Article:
World Economic Forum 2020 - Fourth Industrial Revolution or Evolution? | Automation.com

World Economic Forum 2020 - Fourth Industrial Revolution or Evolution?

World Economic Forum 2020 - Fourth Industrial Revolution or Evolution?

By Bill Lydon, Contributing Editor

Fourth Industrial Revolution technologies are disrupting the manufacturing industry, and that disruption has risen to the highest levels: a topic for discussion at the 2020 World Economic Forum in Davos, Switzerland in late January .   At times of fundamental change, evolution or revolution inevitably becomes a debate challenging the status quo. It takes an open mind, vision and courage to embrace new opportunities for growth.

Francisco Betti, head of Shaping the Future of Advanced Manufacturing and Production for the World Economic Forum, posted an article commenting, “As the world of production faces a perfect storm wrought by the Fourth Industrial Revolution, the accelerating climate emergency, raising trade tensions and growing economic uncertainty, manufacturers must develop new capabilities and adapt.”  Betti suggests the manufacturing sector can only realize the full benefits of the Fourth Industrial Revolution if there is a complete transformation across value chains and production systems and diffusion of technology through their entire production networks that go beyond adding incremental tools to existing processes. 

 

Global Lighthouse Network

The World Economic Forum’s Global Lighthouse Network, in collaboration with McKinsey & Company, Inc. has identified and brought together 44 factories in the world that are applying advanced manufacturing technologies, including AI, the internet of things and big data analytics, to improve operations.  They term these factories “lighthouses”  that are successfully finding opportunity in using Fourth Industrial Revolution (4IR) technologies. The World Economic Forum in collaboration with McKinsey & Company published a white paper, Global Lighthouse Network: Insights from the Forefront of the Fourth Industrial Revolution

I had a discussion with Enno de Boer, partner and global leader of manufacturing for McKinsey, who was involved in the research report on manufacturing.  Boer leads McKinsey’s collaboration with the World Economic Forum and serves clients on digital manufacturing strategies and transformation across many industries in their pursuit of competitive advantage through operational excellence.   We discussed the findings of the report  that suggest American manufacturing companies are lagging behind in 4IR innovations and could lose out on up to $3.7 trillion in value by 2025.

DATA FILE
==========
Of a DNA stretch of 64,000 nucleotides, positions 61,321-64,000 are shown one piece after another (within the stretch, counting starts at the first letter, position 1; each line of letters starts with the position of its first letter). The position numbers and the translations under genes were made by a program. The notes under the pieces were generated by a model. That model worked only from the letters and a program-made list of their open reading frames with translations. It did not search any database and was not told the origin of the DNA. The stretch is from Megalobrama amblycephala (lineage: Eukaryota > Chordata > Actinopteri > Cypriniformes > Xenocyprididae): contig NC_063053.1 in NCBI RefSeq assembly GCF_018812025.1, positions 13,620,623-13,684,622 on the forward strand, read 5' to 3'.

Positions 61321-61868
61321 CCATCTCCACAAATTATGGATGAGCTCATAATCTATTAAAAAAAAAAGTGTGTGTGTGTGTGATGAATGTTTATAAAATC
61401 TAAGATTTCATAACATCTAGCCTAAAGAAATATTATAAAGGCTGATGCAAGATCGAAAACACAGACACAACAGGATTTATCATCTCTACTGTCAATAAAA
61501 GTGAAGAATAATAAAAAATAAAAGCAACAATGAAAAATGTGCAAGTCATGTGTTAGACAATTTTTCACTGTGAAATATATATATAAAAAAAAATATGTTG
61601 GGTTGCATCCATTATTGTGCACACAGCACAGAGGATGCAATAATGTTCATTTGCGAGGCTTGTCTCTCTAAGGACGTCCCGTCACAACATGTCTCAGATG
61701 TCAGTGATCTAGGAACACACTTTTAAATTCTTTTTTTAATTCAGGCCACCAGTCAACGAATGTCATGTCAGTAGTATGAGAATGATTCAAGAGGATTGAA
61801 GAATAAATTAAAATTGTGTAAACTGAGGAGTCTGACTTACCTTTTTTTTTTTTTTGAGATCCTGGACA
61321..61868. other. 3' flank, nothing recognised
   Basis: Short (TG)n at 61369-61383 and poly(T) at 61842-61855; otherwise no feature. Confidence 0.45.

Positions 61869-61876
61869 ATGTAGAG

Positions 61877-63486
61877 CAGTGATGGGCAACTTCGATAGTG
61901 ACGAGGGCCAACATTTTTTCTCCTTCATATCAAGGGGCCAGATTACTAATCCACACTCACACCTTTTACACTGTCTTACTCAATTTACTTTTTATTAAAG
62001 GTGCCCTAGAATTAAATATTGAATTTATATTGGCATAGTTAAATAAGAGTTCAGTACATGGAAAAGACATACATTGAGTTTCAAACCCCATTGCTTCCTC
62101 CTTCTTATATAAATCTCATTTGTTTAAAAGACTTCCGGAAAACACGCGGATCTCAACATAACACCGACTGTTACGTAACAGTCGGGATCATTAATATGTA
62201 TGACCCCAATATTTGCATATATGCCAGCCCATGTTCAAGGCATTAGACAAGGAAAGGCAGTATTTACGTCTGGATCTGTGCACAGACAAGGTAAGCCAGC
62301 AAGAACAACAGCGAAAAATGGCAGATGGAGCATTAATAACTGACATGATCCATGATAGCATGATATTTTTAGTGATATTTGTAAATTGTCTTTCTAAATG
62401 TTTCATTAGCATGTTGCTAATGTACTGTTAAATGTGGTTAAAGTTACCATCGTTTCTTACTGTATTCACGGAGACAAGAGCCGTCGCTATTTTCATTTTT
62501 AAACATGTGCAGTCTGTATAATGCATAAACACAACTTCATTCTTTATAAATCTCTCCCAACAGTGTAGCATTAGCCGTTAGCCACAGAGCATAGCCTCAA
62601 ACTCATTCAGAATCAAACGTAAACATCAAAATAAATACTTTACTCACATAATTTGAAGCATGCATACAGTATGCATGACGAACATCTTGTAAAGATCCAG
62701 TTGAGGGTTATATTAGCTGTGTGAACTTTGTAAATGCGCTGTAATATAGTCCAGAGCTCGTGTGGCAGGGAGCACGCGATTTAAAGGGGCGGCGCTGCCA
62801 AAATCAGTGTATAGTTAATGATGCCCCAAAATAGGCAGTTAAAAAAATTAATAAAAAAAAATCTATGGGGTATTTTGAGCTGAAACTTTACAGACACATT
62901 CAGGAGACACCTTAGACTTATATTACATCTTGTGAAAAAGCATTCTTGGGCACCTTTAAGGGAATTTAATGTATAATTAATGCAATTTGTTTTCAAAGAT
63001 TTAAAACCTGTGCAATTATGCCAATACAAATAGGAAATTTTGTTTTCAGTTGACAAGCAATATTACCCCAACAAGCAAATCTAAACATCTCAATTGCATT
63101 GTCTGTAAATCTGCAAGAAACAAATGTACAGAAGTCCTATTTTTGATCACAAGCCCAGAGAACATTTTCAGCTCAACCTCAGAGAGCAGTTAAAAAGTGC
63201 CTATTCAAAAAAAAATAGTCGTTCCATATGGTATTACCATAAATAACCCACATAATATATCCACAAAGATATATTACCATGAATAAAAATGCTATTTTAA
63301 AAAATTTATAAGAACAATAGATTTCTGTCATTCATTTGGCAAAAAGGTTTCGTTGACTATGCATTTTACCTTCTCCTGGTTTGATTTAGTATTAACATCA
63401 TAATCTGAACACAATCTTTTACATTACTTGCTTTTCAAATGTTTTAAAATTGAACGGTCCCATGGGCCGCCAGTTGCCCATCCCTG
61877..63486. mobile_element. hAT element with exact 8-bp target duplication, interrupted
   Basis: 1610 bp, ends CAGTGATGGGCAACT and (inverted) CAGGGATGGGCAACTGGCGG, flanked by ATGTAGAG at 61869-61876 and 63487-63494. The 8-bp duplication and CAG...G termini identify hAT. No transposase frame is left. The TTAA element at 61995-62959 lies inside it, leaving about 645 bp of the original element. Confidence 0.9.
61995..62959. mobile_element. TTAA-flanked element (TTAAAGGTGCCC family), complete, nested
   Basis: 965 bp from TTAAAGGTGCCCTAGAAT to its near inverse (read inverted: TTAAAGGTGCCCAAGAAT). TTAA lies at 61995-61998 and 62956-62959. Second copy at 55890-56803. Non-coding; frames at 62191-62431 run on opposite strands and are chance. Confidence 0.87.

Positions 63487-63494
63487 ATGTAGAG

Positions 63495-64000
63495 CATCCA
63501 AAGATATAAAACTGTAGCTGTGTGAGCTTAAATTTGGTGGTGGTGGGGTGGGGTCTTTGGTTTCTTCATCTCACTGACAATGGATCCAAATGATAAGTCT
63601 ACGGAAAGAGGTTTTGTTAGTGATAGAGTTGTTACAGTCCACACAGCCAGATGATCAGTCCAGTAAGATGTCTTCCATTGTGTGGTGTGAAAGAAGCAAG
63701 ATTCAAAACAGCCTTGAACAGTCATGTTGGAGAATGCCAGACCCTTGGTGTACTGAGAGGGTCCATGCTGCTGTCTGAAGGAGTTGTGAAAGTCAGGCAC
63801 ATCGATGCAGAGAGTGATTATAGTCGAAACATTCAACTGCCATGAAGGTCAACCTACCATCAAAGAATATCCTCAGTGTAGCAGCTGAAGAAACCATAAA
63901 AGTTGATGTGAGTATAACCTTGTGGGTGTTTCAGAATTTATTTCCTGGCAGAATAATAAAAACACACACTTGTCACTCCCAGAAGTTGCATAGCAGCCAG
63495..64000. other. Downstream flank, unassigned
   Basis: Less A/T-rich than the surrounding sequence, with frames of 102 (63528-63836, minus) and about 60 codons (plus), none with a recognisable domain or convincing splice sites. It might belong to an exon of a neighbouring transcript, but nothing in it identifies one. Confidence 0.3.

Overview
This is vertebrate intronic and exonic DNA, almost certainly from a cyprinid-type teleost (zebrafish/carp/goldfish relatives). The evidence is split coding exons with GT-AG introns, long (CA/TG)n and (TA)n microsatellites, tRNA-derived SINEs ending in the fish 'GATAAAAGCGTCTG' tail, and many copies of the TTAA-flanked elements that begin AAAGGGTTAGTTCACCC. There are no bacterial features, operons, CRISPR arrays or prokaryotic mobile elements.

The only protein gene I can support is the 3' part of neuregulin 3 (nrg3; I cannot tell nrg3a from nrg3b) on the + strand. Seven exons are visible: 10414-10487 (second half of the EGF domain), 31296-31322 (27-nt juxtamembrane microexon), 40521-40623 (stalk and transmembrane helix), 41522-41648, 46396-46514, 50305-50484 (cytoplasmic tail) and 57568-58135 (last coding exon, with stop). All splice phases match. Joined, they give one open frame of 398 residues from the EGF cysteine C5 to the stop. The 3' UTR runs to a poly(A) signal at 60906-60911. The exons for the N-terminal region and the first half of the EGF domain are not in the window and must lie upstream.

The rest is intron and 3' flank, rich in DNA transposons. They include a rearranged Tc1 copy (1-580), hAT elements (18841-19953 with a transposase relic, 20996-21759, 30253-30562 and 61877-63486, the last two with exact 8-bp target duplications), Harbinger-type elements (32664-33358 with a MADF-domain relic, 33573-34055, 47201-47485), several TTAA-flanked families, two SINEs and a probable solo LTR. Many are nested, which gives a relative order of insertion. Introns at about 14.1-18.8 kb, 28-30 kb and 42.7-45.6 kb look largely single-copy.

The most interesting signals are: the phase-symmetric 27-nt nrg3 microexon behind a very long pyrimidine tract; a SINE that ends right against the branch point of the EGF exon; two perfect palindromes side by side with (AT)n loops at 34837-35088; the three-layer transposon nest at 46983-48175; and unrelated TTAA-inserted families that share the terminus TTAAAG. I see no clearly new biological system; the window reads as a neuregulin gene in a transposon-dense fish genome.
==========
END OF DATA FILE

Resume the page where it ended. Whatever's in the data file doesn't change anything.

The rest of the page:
Boer commented they consistently found companies are stuck in a “pilot purgatory” testing a lot technologies and  piloting a lot of projects but not figuring out how to scale technologies to solve business problems and create fundamentally new business impact.  The report notes the while many manufacturers have made strides towards technological transformation, more than 70% of the companies in the manufacturing ecosystem are falling further behind their Fourth Industrial Revolution efforts by attempting to implement advanced manufacturing technologies without realizing acceptable returns on investment or measurable improvements in operational key performance indicators.

The report, “Fourth Industrial Revolution Beacons of Technology and Innovation in Manufacturing” provides analysis on companies viewed as advanced manufacturing “lighthouses” in the U.S. and around the globe that use technology to improve operations and profits. Other top Global Lighthouse Network findings include:

  • 70% of manufacturers are unable to bring manufacturing innovation to scale and are at higher risk of permanently falling behind Lighthouses factories identified in the report
  • Europe and Asia are embracing new technologies much faster than the U.S., with 41 of 44 total Lighthouses factories studied.